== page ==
Mac “Dr. John” Rebennack, the legendary New Orleans musician and producer, who came to embody so much about the majesty and mystery of New Orleans, died of a heart attack on June 6th at age 77, according to Rolling Stone.
A message was posted on his official Facebook page, which read:
Towards the break of day on June 6, 2019, iconic music legend Malcolm John Rebennack, Jr., professionally known as Dr. John, passed away of a heart attack. As a Rock N' Roll Hall of Fame inductee, six time Grammy winner, songwriter, composer, producer, and performer, he created a unique blend of music which carried his home town, New Orleans, at its' (sic) heart, as it was always in his heart. The family thanks all whom have shared his unique musical journey, and requests privacy at this time. Memorial arrangements will be announced in due course.
Ringo Starr, who tapped Dr. John as one of the inaugural members of his 1989 All Starr Band, tweeted: “God bless Dr. John peace and love to all his family I love the doctor peace and love.”
Dr. John earned his bones in the mid-'60s L.A. session scene behind the likes of Sonny & Cher and others, before launching his solo career in 1968. Prior to that, he was known by several aliases, including Dr. John Creux The Night Tripper.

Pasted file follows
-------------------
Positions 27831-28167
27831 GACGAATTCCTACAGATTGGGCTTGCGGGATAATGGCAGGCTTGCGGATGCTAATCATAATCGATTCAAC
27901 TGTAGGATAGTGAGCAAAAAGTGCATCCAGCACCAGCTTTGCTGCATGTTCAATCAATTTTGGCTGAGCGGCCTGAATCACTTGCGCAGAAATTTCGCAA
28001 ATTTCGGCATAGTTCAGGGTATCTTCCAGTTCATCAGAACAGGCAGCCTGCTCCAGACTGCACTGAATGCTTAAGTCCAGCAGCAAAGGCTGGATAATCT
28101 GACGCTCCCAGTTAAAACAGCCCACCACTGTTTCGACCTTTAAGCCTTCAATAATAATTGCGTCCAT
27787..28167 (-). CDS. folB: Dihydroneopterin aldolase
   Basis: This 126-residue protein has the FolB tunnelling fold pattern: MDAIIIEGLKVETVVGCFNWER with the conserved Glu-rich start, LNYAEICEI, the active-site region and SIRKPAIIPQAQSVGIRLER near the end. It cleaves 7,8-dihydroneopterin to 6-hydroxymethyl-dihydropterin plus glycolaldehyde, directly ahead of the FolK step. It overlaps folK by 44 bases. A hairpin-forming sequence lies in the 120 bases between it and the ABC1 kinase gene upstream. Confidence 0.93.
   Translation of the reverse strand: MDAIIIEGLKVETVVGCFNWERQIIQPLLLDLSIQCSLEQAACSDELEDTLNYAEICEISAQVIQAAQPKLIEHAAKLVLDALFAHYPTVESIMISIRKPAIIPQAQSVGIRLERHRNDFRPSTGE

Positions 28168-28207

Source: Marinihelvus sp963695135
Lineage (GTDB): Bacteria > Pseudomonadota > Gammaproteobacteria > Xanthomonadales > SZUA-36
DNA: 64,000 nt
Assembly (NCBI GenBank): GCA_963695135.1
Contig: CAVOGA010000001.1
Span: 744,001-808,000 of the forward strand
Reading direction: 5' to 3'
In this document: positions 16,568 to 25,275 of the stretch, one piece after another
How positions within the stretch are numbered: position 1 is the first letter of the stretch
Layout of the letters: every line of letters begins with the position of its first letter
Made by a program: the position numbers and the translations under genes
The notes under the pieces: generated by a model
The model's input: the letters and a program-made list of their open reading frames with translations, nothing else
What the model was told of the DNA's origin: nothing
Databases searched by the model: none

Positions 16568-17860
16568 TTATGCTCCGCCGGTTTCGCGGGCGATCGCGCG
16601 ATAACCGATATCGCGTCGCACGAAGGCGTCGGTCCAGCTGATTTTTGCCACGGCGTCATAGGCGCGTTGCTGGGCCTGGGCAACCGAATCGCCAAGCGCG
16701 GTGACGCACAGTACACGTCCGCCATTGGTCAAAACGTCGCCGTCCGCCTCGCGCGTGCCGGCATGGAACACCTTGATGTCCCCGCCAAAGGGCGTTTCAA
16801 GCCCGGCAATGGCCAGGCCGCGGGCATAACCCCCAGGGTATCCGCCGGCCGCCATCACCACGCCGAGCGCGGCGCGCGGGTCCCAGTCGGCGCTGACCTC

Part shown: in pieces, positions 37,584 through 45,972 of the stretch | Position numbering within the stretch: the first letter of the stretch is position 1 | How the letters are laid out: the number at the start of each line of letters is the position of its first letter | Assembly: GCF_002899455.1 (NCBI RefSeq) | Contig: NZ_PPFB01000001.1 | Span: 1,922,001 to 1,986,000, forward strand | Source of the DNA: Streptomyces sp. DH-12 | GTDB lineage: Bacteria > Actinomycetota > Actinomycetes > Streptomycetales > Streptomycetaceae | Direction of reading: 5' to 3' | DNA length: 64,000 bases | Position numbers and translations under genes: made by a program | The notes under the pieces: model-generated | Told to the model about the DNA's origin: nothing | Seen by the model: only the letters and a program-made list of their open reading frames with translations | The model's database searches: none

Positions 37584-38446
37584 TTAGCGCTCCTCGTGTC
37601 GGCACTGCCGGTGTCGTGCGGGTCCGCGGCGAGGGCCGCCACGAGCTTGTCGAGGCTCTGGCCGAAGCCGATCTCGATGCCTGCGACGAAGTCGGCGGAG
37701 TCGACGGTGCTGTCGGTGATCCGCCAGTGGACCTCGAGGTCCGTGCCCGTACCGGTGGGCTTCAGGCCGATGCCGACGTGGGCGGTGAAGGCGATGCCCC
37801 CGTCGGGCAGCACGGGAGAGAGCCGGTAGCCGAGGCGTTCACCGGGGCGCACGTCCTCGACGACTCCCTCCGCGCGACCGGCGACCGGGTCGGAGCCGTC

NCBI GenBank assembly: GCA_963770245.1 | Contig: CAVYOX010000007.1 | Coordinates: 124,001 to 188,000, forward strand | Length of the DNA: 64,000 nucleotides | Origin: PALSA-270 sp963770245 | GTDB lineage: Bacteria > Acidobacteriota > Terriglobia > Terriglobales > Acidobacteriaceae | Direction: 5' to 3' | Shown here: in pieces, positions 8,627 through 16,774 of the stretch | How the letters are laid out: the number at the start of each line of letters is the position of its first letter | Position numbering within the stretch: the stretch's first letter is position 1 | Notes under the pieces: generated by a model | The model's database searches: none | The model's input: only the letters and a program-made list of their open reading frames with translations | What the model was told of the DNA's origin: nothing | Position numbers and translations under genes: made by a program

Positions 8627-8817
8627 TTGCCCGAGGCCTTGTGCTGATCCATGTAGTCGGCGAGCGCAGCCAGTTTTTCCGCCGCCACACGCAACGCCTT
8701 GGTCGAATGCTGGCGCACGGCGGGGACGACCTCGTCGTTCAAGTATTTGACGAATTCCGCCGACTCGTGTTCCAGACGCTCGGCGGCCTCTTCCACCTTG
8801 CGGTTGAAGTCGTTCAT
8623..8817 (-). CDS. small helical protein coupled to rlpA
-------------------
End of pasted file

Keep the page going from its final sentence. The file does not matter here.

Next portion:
Even after he began recording on his own, Dr. John continued playing other people's sessions, having teamed up with a virtual “who's who” of the music world — including John Lennon, Eric Clapton, the Rolling Stones, Ringo Starr, the Meters, Bob Dylan, Bette Midler, the Band, Carly Simon and James Taylor, Van Morrison, Lou Reed, Gregg Allman, Aretha Franklin — and literally dozens upon dozens of others.
Dr. John's 1973 single “Right Place, Wrong Time” was his first and only hit single, peaking at Number Nine on the Billboard Hot 100 on June 30th, 1973. He will forever be remembered for his Thanksgiving 1976 performance of “Such A Night” at the Band's final concert at Winterland, which was preserved for the silver screen in The Last Waltz.
In 2011, the night he was inducted into the Rock and Roll Hall of Fame, we asked him what he saw for the musical future of New Orleans: “Well, as long as the city be there, there will be music. It's the city of music, it's the city of spirits. Hey, I'm always proud to represent my home.”